Where there is smoke…

There is usually fire. The smoke this time emanates from a recent safety directive issued by the US Federal Aviation Administration (FAA) stressing the fire hazards posed by lithium batteries – used in everything from pace makers to watch batteries, cell phones, portable computers and car batteries. The fire in this case is a FAA […]


There is usually fire. The smoke this time emanates from a recent safety directive issued by the US Federal Aviation Administration (FAA) stressing the fire hazards posed by lithium batteries – used in everything from pace makers to watch batteries, cell phones, portable computers and car batteries. The fire in this case is a FAA proposal regarding lithium battery safety that is sitting on US President Barack Obama’s desk – a dossier that most likely contains measures that could have a very significant impact on the air cargo industry, not to mention electronics manufacturers heavily reliant on just-in-time supply chains.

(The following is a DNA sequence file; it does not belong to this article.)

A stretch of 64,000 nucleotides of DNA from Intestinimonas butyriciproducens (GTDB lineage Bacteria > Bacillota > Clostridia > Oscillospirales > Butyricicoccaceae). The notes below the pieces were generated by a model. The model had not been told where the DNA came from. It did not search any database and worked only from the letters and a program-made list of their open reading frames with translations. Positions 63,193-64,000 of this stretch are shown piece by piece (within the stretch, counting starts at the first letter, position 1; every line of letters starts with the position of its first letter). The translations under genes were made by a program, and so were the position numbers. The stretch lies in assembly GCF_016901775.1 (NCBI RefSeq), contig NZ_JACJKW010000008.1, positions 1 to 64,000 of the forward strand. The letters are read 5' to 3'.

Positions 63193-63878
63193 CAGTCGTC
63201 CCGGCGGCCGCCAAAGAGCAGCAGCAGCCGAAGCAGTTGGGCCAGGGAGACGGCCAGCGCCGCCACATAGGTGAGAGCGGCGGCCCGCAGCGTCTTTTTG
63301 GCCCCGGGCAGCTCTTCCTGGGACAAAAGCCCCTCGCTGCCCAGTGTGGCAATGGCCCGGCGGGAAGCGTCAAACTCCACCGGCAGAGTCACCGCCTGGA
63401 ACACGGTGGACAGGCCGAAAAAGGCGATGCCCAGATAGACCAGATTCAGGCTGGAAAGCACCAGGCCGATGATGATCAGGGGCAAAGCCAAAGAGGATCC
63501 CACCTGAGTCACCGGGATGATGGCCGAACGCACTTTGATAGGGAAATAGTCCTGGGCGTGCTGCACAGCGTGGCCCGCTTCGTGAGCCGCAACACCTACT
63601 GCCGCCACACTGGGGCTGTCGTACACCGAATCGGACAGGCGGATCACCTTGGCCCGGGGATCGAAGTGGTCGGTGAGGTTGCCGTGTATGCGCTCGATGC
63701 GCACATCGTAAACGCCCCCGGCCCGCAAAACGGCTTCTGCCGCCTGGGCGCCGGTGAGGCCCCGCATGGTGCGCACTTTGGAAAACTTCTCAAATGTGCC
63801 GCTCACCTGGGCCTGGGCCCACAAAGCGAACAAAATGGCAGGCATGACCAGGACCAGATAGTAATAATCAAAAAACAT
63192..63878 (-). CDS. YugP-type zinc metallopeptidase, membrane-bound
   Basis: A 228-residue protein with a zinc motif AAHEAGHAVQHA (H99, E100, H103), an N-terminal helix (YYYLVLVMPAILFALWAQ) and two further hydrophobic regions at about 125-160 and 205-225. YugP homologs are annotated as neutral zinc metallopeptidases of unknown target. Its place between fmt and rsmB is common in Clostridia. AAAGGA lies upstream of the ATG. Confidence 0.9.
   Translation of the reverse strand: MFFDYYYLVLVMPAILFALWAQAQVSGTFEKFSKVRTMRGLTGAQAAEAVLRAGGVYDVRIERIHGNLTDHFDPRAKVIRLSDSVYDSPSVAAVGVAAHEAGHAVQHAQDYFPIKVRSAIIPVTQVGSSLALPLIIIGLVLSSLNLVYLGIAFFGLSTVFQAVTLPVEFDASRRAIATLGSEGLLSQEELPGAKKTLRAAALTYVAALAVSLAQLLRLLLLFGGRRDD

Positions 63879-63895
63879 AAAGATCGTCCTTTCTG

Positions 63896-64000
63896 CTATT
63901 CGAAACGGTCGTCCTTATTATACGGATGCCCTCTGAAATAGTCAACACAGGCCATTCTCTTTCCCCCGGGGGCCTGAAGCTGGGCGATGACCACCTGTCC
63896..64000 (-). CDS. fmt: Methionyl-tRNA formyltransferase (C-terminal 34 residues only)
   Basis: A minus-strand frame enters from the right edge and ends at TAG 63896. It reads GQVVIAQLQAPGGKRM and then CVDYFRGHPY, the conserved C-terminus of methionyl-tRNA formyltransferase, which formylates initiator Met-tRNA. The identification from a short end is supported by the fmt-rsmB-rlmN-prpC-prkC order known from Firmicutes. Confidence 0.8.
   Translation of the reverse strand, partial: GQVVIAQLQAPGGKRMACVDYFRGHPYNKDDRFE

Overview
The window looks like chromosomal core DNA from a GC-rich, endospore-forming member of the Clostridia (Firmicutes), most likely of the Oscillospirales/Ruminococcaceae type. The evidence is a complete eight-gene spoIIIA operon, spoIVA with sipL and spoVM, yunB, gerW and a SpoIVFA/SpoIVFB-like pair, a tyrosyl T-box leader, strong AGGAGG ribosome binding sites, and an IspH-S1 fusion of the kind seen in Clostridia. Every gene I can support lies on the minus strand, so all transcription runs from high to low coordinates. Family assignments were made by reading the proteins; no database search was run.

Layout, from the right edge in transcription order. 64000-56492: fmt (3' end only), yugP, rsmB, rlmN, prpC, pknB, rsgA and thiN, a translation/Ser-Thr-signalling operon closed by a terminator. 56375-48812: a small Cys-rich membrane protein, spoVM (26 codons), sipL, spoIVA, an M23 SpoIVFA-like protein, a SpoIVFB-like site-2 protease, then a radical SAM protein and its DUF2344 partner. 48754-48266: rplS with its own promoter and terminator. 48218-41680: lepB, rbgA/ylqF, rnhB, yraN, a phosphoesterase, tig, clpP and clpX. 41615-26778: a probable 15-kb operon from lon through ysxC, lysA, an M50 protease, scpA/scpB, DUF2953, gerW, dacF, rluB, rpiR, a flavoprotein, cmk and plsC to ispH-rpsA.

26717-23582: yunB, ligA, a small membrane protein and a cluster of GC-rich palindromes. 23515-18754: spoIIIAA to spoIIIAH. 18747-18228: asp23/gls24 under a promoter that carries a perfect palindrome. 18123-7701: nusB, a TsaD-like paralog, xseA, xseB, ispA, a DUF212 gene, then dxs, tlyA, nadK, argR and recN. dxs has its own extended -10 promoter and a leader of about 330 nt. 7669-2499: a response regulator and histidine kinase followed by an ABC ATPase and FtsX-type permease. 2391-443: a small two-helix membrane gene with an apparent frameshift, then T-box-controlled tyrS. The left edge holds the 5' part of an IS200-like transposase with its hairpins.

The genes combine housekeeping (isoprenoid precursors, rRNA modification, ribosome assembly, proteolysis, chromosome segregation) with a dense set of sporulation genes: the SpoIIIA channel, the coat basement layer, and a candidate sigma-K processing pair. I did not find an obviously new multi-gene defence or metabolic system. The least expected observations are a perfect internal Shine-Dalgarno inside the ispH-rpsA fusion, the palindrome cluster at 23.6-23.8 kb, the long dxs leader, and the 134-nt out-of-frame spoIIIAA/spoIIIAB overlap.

Action on this important safety issue is long overdue. Since the early 1990s, there have been numerous incidents of batteries igniting in flight or during cargo handling and tragically, the recent fatal crash in Dubai of a UPS B747-400 freighter killing both pilots – said to be carrying a substantial cargo of lithium batteries – propelled the issue onto centre stage.

Pilots’ groups have been pushing for action for years, including an outright ban on carrying the batteries, but that seems quite unlikely given the importance of this product. More likely will be a mandate on the number of batteries that can be carried or specifications for storage or new container types.